Archbishop Spellman Calls on American Catholics to Combat Anti-semitism

Pointing out that bigotry "is a contagious, virulent disease" Archbishop Francis J. Spellman, in an article in the current issue of the American Magazine, calls upon all Americans to combat anti-Semitism and emphasizes that Catholics are bound by their religious teachings to cooperate in checking race hatred.

"In these days Catholics are frequently accused of anti-Semitism, and doubtless some Catholics are guilty of it," the Archbishop writes. "That anti-Semitism is wrong from a Catholic and humanitarian standpoint as well as from an American viewpoint has been demonstrated countless times, in countless ways, by countless persons, so that it may be jarringly repetitious to say it again."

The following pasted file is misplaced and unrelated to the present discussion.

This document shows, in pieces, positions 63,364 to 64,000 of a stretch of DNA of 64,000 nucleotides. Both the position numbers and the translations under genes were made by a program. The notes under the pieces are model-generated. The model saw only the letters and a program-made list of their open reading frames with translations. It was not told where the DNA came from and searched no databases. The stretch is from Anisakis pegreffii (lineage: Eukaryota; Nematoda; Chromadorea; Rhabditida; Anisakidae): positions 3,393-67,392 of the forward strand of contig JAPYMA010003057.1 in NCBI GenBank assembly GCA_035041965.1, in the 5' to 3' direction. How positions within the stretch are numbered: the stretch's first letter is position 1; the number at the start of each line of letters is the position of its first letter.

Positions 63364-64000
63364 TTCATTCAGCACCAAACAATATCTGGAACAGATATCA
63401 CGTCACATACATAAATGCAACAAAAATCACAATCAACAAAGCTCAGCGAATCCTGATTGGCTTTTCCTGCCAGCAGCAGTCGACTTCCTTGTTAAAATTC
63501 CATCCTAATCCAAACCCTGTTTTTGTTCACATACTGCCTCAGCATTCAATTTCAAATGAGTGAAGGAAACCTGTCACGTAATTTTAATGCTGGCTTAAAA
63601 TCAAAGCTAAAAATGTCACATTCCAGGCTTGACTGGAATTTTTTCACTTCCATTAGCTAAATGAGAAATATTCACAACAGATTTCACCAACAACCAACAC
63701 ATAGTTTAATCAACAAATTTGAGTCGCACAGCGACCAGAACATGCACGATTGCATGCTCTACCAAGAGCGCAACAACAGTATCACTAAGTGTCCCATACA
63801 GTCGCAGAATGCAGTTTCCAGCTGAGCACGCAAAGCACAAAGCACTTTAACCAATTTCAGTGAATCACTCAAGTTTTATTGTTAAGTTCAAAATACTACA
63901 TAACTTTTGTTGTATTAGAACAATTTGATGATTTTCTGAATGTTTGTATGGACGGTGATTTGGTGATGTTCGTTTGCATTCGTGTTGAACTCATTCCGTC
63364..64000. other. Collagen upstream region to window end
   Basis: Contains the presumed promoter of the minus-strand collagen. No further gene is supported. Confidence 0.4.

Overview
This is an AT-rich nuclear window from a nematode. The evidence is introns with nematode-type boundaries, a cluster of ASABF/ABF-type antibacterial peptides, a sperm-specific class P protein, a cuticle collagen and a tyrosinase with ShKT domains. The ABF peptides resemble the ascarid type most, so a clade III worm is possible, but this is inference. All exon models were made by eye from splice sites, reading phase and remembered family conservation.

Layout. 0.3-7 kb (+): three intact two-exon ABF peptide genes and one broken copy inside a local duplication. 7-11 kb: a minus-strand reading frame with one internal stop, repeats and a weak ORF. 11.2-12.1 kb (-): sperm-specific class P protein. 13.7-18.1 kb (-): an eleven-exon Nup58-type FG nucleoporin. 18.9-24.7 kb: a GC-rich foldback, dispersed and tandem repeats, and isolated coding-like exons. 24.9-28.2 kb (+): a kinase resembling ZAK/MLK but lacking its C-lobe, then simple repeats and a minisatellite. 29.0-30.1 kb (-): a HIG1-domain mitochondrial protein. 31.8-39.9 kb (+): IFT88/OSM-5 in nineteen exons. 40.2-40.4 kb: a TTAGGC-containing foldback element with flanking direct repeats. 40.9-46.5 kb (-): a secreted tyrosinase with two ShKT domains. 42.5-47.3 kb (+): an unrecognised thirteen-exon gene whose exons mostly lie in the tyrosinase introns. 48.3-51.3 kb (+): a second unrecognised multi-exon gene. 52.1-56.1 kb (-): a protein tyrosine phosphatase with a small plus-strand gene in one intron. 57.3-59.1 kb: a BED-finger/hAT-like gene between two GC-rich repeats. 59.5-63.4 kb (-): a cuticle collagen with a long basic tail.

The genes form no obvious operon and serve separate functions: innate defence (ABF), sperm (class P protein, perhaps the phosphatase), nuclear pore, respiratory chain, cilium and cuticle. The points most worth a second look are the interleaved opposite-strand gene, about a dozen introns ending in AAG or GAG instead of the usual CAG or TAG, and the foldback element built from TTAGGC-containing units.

Archbishop Spellmen quotes statements made by Pope Pius XI, one in 1928, before Hitler came into power, and another made on July 30, 1938, to support this point. "All fair-minded Americans must oppose bigotry not only from a sense of justice but also from a sense of safety, for, if tolerated, it can be directed at any race or religion and then may rebound against all of them," he says. "If we incite, participate or connive in violence against our fellow-citizens, we are bad Americans. If we stir up, propagate or cherish race hatred, we are likewise bad Americans and traitors to American ideals."

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